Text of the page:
Monday, March 21, 2011

Edwin Pettit Autobiography, Part 1

[July 28, 2011. Here is a post with some notes about Edwin Pettit and his family.]

Edwin Pettit was born in Hempstead, New York (Long Island) in 1834. His family joined the church around 1840 and joined the westward migration of the Saints. His autobiography includes some remarkable experiences and stories. Some of them have been told often in his family and in the church. Here is the first installment.


Having been asked many times by my children and friends to relate some of my early experiences in the Pioneer days of the West, and particularly Utah, I have at last decided to do so, and will be as brief as possible, relating only those experiences which are stamped most indelibly on my mind.

Biography of Edwin Pettit

I am the son of Jesse and Mary Pettit. I was born in Queens County, New York, February 16, 1834. My father was a school teacher for a number of years; also a student of law. During the summer months he worked on his farm, which was very valuable, as it lay near the City of New York. He joined the Mormon Church about 1840. In the fall of 1841 my parents decided to gather with those of their faith at Nauvoo. Just prior to the time they moved West, an agent was sent out by the Mormon Church to trade land owned by them on the west side of the Mississippi River called Zarahemla, for the homes of those wishing to gather with the Saints. Father made a deal with this agent for some land, but while the agent was out, another man had gotten possession of the land, consequently, they never realized anything in exchange for their homes. We made preparations for leaving our home in New York; all our household goods—except what we desired to take with us—were sold at auction, or as it was then known, at “vendue.” We traveled sixteen miles by stage to the City of New York, and from there made our way by boat and otherwise across the country to the Mississippi River; traveled up the Mississippi River on steamboat; landed at Nashville, four miles below Nauvoo, in plain sight of the Nauvoo Temple. In company with my parents were two of my uncles and their families. The first house we occupied was owned by David Bennett. It consisted of two rooms, and we occupied one-half of it. Later on father bought a frame house of two rooms; one room on the ground floor, and one upstairs. The whole family, consisting of five boys and one girl, ranging from two years up to twenty years of age, occupied this house for the winter, which proved to be a very severe one.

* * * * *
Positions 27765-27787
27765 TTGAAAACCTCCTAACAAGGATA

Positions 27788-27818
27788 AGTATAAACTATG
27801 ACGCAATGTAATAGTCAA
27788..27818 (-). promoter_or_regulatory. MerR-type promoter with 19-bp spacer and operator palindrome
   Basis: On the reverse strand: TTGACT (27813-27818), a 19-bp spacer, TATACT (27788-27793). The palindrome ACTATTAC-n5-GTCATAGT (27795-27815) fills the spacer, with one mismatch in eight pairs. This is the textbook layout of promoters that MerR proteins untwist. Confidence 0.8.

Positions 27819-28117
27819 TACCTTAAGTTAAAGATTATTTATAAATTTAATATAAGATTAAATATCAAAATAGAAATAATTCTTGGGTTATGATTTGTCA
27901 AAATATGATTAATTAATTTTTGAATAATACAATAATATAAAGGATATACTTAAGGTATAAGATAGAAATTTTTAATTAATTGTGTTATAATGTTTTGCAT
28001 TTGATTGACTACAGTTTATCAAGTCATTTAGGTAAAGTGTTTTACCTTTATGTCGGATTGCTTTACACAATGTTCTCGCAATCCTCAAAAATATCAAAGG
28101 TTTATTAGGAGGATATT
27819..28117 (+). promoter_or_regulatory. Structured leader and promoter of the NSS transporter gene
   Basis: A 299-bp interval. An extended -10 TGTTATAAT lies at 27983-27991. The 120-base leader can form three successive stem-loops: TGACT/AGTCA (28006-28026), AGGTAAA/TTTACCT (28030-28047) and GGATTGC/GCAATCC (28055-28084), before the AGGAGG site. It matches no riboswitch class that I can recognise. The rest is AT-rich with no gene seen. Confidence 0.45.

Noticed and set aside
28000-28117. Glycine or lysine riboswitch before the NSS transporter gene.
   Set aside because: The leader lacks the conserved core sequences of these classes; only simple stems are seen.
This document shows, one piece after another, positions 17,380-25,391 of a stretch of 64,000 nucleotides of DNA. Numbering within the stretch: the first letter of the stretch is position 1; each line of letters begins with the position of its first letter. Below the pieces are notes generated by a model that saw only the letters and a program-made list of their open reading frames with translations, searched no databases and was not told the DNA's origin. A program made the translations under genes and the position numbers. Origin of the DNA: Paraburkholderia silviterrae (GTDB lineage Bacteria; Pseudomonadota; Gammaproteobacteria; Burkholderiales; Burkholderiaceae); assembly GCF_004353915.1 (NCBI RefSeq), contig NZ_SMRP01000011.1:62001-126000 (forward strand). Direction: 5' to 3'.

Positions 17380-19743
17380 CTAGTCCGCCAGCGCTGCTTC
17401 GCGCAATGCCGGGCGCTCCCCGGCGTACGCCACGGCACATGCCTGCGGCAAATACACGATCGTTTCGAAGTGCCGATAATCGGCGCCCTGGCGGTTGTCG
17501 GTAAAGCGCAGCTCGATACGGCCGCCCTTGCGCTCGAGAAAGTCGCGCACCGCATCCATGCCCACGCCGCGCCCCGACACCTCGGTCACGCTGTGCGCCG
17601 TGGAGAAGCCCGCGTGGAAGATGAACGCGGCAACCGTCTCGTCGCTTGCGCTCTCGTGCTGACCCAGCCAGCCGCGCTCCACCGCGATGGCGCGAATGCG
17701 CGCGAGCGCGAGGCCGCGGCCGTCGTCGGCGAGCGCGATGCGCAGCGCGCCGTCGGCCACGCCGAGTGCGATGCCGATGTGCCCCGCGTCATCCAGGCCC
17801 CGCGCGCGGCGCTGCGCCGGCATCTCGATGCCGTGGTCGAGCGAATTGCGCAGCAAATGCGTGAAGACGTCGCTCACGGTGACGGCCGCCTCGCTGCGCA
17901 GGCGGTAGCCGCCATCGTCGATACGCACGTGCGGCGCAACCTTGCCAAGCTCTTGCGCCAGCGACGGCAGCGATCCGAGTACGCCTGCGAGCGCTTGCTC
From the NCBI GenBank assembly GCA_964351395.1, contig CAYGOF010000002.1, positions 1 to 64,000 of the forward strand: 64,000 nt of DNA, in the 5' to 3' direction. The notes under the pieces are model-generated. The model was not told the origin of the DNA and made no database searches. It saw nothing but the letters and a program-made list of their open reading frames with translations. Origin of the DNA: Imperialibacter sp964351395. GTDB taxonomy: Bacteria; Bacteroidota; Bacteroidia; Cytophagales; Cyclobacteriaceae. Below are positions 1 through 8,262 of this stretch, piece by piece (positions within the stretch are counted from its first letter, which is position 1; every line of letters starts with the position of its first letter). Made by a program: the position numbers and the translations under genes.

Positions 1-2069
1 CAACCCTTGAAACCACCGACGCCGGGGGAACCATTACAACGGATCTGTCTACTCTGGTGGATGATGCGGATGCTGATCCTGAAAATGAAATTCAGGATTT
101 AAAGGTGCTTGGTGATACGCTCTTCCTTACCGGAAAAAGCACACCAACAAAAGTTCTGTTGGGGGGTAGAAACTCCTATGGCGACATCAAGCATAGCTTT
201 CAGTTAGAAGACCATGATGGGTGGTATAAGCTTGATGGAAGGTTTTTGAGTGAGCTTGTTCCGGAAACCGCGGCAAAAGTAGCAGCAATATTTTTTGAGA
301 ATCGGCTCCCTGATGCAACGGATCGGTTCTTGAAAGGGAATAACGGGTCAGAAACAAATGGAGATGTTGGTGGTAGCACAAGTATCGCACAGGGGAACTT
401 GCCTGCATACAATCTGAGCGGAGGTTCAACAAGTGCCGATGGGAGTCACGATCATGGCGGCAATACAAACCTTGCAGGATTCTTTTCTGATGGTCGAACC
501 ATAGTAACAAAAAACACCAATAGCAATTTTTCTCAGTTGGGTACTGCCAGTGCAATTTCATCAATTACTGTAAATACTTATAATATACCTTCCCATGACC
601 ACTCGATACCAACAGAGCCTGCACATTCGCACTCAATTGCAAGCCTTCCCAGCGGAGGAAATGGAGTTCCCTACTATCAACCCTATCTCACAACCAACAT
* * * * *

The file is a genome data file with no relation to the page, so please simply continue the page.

In the spring of 1842, father and mother were both taken ill. The climate was very poor and unhealthy; this, together with the hardships we had undergone, and the worry and troubles they had had during the previous winter seemed to be too much for them, and they died within two weeks of each other, father on April 29, 1842, at the age of 49 years; mother on May 13, 1842 at the age of 44 years. They had never been able to get any land for the home which we had left, and this left the family almost destitute.

After the death of my parents, the court appointed a guardian to take charge of the children and all the effects. A value was placed upon all the household goods, and my oldest sister was charged up with everything and held accountable for all that was used. Consequently, everything was used up in a short time. My sister Mary kept house for the family, and we struggled along the best we could. Some of my brothers and I rented a piece of land and worked it to help get along. In 1844 my sister went on a visit to Long Island, and left me in charge of everything. I worked on the farm and did the cooking for the family while she was gone. She returned home and took charge of the family until she was married in 1845. When she was married my brothers and myself all moved into a better house, where we lived with her for a short time. Later on we boarded with our guardian, and we paid well for all we received, my brothers working at anything they could get to do.

To be continued...

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